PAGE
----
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Alexander Schwan: Arabesque Vision
Arabesque Vision
(p. 317 – 334)

Alexander Schwan

Arabesque Vision
On Perceiving Dancing as Écriture Corporelle in William Forsythe’s "The Vertiginous Thrill of Exactitude"

PDF, 18 pages

  • history of science
  • gaze
  • physiology

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Alexander Schwan

is a post-doc research associate and junior faculty member at the Institute for Theatre Studies at the Free University of Berlin. His dissertation deals with the philosophy of writing and its impact on postmodern and contemporary choreography. Schwan was trained in directing at the Academy of Music and Performing Arts Frankfurt/Main and studied Protestant theology, Jewish studies, and philosophy in Heidelberg, Jerusalem, and Berlin. In his current book project, he is researching theological implications in the works of modernist choreographers.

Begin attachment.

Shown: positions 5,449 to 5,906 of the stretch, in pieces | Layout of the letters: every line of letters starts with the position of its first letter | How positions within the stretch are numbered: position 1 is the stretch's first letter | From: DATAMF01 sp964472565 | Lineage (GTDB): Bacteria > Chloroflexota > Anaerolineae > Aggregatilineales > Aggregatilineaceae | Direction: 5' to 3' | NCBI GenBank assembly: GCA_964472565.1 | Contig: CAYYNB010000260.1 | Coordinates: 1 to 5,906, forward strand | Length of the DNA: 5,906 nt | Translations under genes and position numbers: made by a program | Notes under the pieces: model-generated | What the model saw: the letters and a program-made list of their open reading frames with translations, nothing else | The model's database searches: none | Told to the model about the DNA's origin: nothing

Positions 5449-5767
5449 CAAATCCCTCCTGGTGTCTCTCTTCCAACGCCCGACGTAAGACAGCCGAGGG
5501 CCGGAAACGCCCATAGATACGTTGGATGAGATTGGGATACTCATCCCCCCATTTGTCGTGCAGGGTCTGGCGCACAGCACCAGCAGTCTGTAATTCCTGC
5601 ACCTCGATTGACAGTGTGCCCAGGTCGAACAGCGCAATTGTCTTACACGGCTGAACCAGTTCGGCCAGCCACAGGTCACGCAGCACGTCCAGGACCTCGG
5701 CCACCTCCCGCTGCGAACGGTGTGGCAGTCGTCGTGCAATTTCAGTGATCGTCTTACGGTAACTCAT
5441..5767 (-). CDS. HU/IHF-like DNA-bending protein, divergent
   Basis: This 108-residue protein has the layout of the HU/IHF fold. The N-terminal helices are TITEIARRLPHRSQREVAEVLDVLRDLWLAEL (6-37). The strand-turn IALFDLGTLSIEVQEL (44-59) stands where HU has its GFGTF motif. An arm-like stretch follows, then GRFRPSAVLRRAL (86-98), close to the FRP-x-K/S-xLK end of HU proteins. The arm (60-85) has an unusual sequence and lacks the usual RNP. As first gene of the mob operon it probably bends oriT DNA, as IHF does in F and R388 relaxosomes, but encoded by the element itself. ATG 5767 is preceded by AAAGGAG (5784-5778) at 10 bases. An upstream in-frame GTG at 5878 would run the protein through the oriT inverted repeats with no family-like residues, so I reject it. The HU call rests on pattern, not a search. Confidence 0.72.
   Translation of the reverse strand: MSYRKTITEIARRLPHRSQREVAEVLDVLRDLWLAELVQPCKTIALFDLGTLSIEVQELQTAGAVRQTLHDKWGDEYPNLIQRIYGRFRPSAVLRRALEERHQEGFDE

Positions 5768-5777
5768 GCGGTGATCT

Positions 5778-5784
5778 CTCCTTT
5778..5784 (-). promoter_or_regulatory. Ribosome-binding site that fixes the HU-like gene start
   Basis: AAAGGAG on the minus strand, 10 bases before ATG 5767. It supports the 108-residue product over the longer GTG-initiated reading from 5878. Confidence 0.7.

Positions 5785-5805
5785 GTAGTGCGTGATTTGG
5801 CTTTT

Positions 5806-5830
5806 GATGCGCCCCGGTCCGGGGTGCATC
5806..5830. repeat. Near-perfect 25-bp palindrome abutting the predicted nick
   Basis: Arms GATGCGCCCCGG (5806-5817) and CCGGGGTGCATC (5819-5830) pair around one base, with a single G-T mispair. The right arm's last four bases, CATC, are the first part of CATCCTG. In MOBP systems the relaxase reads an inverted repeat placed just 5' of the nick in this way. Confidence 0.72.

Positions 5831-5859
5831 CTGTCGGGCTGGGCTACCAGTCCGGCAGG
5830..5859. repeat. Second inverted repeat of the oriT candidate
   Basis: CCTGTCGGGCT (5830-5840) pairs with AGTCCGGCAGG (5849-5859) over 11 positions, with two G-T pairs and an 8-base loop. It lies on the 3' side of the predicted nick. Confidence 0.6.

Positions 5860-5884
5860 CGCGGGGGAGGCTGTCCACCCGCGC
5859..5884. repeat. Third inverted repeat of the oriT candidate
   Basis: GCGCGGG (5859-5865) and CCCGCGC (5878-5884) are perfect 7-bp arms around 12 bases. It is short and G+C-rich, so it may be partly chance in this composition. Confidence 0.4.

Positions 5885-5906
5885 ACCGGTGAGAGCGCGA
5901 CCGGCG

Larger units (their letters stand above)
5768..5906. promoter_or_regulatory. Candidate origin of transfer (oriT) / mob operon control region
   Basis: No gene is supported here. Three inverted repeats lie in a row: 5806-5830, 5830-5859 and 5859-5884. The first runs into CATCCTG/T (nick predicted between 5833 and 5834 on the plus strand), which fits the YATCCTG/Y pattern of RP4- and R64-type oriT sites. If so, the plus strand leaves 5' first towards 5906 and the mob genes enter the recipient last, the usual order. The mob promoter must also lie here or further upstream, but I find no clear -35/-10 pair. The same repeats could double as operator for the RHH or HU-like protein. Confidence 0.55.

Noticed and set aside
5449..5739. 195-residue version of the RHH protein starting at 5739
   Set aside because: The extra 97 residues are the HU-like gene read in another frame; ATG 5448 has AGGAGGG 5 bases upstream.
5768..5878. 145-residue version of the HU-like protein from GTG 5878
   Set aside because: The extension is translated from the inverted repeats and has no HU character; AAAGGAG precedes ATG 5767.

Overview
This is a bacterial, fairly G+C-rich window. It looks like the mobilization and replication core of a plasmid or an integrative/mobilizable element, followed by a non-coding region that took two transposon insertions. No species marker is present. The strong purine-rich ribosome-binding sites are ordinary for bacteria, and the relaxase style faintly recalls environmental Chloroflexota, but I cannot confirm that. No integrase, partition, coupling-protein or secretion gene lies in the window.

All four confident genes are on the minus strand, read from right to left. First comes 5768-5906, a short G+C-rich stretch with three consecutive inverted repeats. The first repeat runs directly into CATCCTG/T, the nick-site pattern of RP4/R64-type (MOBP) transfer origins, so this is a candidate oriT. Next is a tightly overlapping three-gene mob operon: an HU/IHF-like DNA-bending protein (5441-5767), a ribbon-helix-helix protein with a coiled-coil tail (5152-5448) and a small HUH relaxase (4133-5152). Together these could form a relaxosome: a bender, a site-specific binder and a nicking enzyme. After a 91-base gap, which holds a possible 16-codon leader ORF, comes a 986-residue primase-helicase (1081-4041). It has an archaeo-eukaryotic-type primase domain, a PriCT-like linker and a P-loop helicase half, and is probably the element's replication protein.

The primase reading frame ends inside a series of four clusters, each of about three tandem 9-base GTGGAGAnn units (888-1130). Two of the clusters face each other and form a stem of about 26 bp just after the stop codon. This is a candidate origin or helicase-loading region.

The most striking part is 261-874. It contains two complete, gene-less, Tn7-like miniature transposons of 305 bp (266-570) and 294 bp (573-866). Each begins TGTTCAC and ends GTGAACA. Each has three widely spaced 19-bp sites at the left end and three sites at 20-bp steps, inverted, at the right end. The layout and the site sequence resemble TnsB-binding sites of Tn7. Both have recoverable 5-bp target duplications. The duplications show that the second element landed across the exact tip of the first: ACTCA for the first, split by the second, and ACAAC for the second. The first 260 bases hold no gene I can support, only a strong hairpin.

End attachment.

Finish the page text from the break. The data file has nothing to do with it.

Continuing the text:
Other texts by Alexander Schwan for DIAPHANES
Michael F. Zimmermann (ed.): Vision in Motion

Vision is not mere registration of what enters, via the gateway of our eyes, from the outside world into our inner consciousness. Understanding the act of seeing as mirroring the outside world in mental images overlooks its temporal aspect. From Berkeley to Helmholtz, from Goethe to Cézanne, new discourses based on the physiology of the sense organs lead to new conceptions of vision not only conceived of as a mental process, but as a cognitive activity. Even before Freud interpreted dreams, seeing was conceived of as accompanying our life even when we sleep. However, to understand even the stream of the sensations, we have to configure them in pictures. Since the 19th century, the media reflect about the confrontation of seeing as a diachronic activity and of perception as coded in synchronic images. The contributions to the volume investigate the opposition of the stream of sensations and the configuration of time – from early illustrations of plants to the avant-gardes, from gesture to cinema, from decapitation to dance, from David Hume to Bergson and Deleuze. The main objective is a critical examination of images rendering vision in motion, without reducing them to the temporality of narrative.